PETALING JAYA: The government should refrain from allowing labour-intensive foreign investments into the country and look towards strengthening domestic direct investment (DDI) instead, say some experts.
It should also encourage industries to automate while creating more local skilled workers.
Malaysian Consortium of Mid-Tier Companies president Callum Chen said compared with foreign direct investments (FDIs), DDIs were the country’s “own babies” that should be given priority by extending the reinvestment allowance (RA) to 2025.
“To have higher yields or output, let’s bring in new technology in automation followed by training to upskill and reskill our existing workers.
“But not many local businesses are capable of reinvestment now because cash flow remains a concern after they exhausted most of their reserves during the Covid-19 pandemic.
“So we should take care of our own DDI first by extending the RA to 2025 and increasing it from 60% to 80%,” he said in an interview.
The RA is a government incentive for Malaysian companies in the manufacturing sector and selected agricultural sectors to incentivise them to reinvest and grow their business.
A special RA was reintroduced under the National Economic Recovery Plan (Penjana) from 2020 to 2022.
An eligible company can claim an RA of 60% on the capital expenditure incurred during the assessment year.
Chen also called for the government’s business financing guarantees of Syarikat Jaminan Pembiayaan Perniagaan Bhd (SJPP) to be increased to RM20bil and open it to all mid-tier companies.
“The SJPP’s guarantee for rescheduled and restructured financing of up to RM10bil for small and medium enterprises (SMEs) is good, but it did not take off well because not all SMEs have the paperwork and documentation to get the approval,” he said.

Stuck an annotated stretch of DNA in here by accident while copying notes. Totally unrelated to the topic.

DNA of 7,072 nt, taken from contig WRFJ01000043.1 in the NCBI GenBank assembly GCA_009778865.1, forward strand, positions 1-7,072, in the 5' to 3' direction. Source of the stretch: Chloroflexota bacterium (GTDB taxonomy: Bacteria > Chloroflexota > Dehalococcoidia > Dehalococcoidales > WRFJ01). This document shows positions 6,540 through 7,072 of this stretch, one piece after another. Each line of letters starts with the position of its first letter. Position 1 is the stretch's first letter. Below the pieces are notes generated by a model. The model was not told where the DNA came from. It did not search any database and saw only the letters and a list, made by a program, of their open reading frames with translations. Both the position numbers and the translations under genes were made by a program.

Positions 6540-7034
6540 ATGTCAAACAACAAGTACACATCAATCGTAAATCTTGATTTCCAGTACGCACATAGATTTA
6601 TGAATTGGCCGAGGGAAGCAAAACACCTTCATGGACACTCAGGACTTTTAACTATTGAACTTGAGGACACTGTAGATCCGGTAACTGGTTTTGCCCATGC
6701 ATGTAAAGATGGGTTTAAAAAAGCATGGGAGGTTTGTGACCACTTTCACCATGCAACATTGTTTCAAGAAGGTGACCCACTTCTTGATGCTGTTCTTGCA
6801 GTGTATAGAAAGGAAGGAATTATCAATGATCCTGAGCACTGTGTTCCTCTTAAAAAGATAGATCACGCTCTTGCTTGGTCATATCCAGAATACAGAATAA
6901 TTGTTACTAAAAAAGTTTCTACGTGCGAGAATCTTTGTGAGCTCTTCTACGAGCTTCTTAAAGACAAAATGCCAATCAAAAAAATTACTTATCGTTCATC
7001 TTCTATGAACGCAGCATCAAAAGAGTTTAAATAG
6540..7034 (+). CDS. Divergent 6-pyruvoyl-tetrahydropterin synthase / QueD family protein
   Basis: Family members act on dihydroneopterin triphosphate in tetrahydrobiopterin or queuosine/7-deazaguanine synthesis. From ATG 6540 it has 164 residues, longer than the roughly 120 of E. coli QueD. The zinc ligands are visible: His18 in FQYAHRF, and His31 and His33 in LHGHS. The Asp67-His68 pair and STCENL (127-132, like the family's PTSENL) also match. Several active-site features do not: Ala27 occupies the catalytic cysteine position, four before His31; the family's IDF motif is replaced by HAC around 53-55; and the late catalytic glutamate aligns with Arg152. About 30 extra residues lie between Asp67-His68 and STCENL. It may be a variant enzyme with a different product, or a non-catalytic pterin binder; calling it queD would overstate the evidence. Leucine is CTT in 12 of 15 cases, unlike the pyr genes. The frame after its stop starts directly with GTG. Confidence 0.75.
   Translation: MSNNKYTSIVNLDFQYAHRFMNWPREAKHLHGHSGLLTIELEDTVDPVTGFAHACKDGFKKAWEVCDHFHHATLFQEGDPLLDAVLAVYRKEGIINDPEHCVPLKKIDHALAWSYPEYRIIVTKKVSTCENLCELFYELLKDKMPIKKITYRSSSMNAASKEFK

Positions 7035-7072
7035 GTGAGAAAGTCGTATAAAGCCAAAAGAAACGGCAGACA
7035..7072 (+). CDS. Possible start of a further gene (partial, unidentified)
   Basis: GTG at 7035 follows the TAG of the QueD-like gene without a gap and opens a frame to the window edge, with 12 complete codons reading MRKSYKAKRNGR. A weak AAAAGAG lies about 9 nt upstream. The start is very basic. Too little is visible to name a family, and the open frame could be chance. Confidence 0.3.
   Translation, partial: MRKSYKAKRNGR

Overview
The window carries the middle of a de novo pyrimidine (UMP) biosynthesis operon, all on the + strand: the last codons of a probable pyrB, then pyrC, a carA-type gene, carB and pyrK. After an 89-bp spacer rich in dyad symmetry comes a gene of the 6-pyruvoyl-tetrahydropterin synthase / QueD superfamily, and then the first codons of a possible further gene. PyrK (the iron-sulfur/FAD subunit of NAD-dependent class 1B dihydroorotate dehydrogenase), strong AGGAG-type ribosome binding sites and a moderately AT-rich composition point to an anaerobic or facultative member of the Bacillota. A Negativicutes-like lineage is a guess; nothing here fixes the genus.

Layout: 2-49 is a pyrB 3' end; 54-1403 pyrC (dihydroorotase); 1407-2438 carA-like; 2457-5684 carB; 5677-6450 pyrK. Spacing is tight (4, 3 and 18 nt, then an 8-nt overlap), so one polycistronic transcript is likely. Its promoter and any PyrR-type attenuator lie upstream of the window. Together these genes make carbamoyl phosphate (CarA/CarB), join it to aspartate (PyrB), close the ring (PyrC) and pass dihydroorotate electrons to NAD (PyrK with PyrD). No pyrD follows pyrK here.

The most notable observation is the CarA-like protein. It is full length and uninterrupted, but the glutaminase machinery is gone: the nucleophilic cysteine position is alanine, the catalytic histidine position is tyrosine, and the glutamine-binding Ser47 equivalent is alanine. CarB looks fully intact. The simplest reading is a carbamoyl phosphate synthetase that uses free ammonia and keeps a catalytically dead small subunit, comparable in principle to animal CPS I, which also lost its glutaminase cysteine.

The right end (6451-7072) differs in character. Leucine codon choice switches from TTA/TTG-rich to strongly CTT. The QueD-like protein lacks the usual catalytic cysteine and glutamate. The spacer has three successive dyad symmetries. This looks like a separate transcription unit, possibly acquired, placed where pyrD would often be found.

He said businesses would invest resources in areas that provided the highest returns.
“When companies have the resources to automate, they can reduce headcount, especially in the assembly and packaging units, by 80%.
“They can also increase output by twice or thrice, such as what is being practised at my company,” said Chen, who is CEO of LH Plus Sdn Bhd, one of the world’s largest producers of consumer goods plastics.
Chen said with the right and attractive opportunities available, many Malaysian business people overseas will be willing to return here to be close to their families.
“By assisting businesses with working capital and a higher RA, they will be willing to invest and come back,” he said.
He was responding to Datuk Seri Ismail Sabri Yaakob’s announcement that the government will review all human resources and human capital policies to retain and attract skilled talents to the local job market.
The Prime Minister added that the Economic Action Council (EAC) acknowledged that apart from facing challenges in creating highly-skilled job opportunities, the country was also facing competition from developed countries, which offered higher wages to attract skilled workers.
National Association of Human Resources Malaysia (Pusma) president Zarina Ismail lauded the government’s initiative to attract skilled workers to help stem the brain drain.
While measures are taken to strengthen the local workforce, she said the government must be mindful of the types of investments, the workers and salaries offered to those coming here.
“Only those with high-tech skills should be allowed in.
“If the industry has been around for more than 10 years, then outside or foreign technical officials should no longer be needed,” she added.
Zarina also urged the government to only accept investors oriented towards high technology, automation and Industrial Revolution 4.0 instead of labour-intensive investments.
She said the government should tighten the entry of investors and foreign workers according to the actual needs of each employer.
There should be qualified bodies to assess the skills of workers and an integrated system to keep their numbers in check, she added.